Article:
• From Python 3.5, the new @ infix operator was introduced. It is intended to be used by libraries such as NumPy for matrix multiplication.[85][86]
  • From Python 3.8, the syntax :=, called the 'walrus operator' was introduced. It assigns values to variables as part of a larger expression.[87]
  • In Python, == compares by value, versus Java, which compares numerics by value[88] and objects by reference.[89] (Value comparisons in Java on objects can be performed with the equals() method.) Python's is operator may be used to compare object identities (comparison by reference). In Python, comparisons may be chained, for example a <= b <= c.
  • Python uses the words and, or, not for its boolean operators rather than the symbolic &&, ||, ! used in Java and C.
  • Python has a type of expression termed a list comprehension as well as a more general expression termed a generator expression.[64]
  • Anonymous functions are implemented using lambda expressions; however, these are limited in that the body can only be one expression.
  • Conditional expressions in Python are written as x if c else y[90] (different in order of operands from the c ? x : y operator common to many other languages).
  • Python makes a distinction between lists and tuples. Lists are written as [1, 2, 3], are mutable, and cannot be used as the keys of dictionaries (dictionary keys must be immutable in Python). Tuples are written as (1, 2, 3), are immutable and thus can be used as the keys of dictionaries, provided all elements of the tuple are immutable. The + operator can be used to concatenate two tuples, which does not directly modify their contents, but rather produces a new tuple containing the elements of both provided tuples. Thus, given the variable t initially equal to (1, 2, 3), executing t = t + (4, 5) first evaluates t + (4, 5), which yields (1, 2, 3, 4, 5), which is then assigned back to t, thereby effectively "modifying the contents" of t, while conforming to the immutable nature of tuple objects. Parentheses are optional for tuples in unambiguous contexts.[91]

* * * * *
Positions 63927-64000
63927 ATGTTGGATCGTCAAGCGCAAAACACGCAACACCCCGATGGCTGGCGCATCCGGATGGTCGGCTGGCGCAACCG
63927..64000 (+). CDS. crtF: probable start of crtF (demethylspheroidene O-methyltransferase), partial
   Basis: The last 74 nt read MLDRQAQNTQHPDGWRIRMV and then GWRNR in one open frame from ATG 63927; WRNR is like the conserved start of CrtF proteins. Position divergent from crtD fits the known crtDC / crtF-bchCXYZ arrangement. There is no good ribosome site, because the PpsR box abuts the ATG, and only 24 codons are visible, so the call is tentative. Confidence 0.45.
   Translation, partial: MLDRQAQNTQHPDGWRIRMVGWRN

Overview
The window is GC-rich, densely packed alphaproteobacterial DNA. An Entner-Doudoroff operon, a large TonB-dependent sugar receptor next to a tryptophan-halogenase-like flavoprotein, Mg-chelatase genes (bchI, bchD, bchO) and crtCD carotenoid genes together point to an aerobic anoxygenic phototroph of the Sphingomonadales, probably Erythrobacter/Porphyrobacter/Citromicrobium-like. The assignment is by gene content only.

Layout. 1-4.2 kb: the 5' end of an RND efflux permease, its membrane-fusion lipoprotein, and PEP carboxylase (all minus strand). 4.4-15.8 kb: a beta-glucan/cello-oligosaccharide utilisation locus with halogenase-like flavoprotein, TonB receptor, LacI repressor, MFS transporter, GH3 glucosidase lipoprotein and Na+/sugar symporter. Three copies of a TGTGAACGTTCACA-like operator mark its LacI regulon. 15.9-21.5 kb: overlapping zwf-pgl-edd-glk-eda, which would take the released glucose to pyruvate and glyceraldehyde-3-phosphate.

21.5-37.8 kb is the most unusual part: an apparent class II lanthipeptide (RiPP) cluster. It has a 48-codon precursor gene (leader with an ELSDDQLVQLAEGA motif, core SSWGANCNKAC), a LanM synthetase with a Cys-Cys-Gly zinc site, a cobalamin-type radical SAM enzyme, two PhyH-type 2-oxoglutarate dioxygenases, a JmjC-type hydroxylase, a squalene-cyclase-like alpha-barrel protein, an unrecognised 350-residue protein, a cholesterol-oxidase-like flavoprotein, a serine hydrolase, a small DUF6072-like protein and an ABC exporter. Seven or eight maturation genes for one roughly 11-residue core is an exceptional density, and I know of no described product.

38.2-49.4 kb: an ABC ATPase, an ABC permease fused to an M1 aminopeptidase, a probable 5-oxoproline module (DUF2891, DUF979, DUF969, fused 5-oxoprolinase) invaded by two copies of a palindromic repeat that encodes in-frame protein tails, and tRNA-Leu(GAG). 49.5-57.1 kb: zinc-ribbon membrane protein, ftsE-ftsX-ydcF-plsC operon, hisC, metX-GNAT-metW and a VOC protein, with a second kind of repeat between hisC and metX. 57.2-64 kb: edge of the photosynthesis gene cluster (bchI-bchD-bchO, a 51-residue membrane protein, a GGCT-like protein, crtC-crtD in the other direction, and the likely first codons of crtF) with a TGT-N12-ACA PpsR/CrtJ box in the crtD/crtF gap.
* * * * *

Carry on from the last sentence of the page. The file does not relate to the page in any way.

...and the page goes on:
• Python features sequence unpacking wherein multiple expressions, each evaluating to anything that can be assigned to (a variable, a writable property, etc.), are associated in an identical manner to that forming tuple literals and, as a whole, are put on the left-hand side of the equal sign in an assignment statement. The statement expects an iterable object on the right-hand side of the equal sign that produces the same number of values as the provided writable expressions when iterated through and will iterate through it, assigning each of the produced values to the corresponding expression on the left.[92]
  • Python has a "string format" operator %. This functions analogously to printf format strings in C, e.g. "spam=%s eggs=%d" % ("blah", 2) evaluates to "spam=blah eggs=2". In Python 3 and 2.6+, this was supplemented by the format() method of the str class, e.g. "spam={0} eggs={1}".format("blah", 2). Python 3.6 added "f-strings": blah = "blah"; eggs = 2; f'spam={blah} eggs={eggs}'.[93]
  • Strings in Python can be concatenated, by "adding" them (same operator as for adding integers and floats). E.g. "spam" + "eggs" returns "spameggs". Even if your strings contain numbers, they are still added as strings rather than integers. E.g. "2" + "2" returns "22".
  • Python has various kinds of string literals:
    • Strings delimited by single or double quote marks. Unlike in Unix shells, Perl and Perl-influenced languages, single quote marks and double quote marks function identically. Both kinds of string use the backslash (\) as an escape character. String interpolation became available in Python 3.6 as "formatted string literals".[93]
    • Triple-quoted strings, which begin and end with a series of three single or double quote marks. They may span multiple lines and function like here documents in shells, Perl and Ruby.
    • Raw string varieties, denoted by prefixing the string literal with an r. Escape sequences are not interpreted; hence raw strings are useful where literal backslashes are common, such as regular expressions and Windows-style paths. Compare "@-quoting" in C#.